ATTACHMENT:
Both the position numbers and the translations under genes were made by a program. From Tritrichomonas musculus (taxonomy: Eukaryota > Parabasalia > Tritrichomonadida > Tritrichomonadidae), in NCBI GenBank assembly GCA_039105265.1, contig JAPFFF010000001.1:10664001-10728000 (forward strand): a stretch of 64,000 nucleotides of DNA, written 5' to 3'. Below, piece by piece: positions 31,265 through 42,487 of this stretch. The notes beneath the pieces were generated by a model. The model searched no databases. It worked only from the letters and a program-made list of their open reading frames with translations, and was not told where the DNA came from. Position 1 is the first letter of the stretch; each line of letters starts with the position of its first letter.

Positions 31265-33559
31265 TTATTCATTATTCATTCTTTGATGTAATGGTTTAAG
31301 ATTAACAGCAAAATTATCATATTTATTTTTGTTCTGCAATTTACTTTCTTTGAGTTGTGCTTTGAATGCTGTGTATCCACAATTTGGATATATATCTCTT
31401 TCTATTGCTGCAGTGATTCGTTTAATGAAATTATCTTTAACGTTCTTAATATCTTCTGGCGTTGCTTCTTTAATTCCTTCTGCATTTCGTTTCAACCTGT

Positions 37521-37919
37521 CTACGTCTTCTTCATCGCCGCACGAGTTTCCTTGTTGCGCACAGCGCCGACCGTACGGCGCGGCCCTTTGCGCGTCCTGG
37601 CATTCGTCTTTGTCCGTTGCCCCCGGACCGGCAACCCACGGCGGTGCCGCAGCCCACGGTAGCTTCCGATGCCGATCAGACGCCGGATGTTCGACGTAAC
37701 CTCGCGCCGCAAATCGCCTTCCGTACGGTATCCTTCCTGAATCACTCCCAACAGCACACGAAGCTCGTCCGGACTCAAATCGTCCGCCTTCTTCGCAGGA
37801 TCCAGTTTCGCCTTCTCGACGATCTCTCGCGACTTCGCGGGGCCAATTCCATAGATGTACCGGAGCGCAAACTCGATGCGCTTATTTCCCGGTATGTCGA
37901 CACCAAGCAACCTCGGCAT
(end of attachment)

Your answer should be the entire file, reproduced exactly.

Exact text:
Both the position numbers and the translations under genes were made by a program. From Tritrichomonas musculus (taxonomy: Eukaryota > Parabasalia > Tritrichomonadida > Tritrichomonadidae), in NCBI GenBank assembly GCA_039105265.1, contig JAPFFF010000001.1:10664001-10728000 (forward strand): a stretch of 64,000 nucleotides of DNA, written 5' to 3'. Below, piece by piece: positions 31,265 through 42,487 of this stretch. The notes beneath the pieces were generated by a model. The model searched no databases. It worked only from the letters and a program-made list of their open reading frames with translations, and was not told where the DNA came from. Position 1 is the first letter of the stretch; each line of letters starts with the position of its first letter.

Positions 31265-33559
31265 TTATTCATTATTCATTCTTTGATGTAATGGTTTAAG
31301 ATTAACAGCAAAATTATCATATTTATTTTTGTTCTGCAATTTACTTTCTTTGAGTTGTGCTTTGAATGCTGTGTATCCACAATTTGGATATATATCTCTT
31401 TCTATTGCTGCAGTGATTCGTTTAATGAAATTATCTTTAACGTTCTTAATATCTTCTGGCGTTGCTTCTTTAATTCCTTCTGCATTTCGTTTCAACCTGT

Positions 37521-37919
37521 CTACGTCTTCTTCATCGCCGCACGAGTTTCCTTGTTGCGCACAGCGCCGACCGTACGGCGCGGCCCTTTGCGCGTCCTGG
37601 CATTCGTCTTTGTCCGTTGCCCCCGGACCGGCAACCCACGGCGGTGCCGCAGCCCACGGTAGCTTCCGATGCCGATCAGACGCCGGATGTTCGACGTAAC
37701 CTCGCGCCGCAAATCGCCTTCCGTACGGTATCCTTCCTGAATCACTCCCAACAGCACACGAAGCTCGTCCGGACTCAAATCGTCCGCCTTCTTCGCAGGA
37801 TCCAGTTTCGCCTTCTCGACGATCTCTCGCGACTTCGCGGGGCCAATTCCATAGATGTACCGGAGCGCAAACTCGATGCGCTTATTTCCCGGTATGTCGA
37901 CACCAAGCAACCTCGGCAT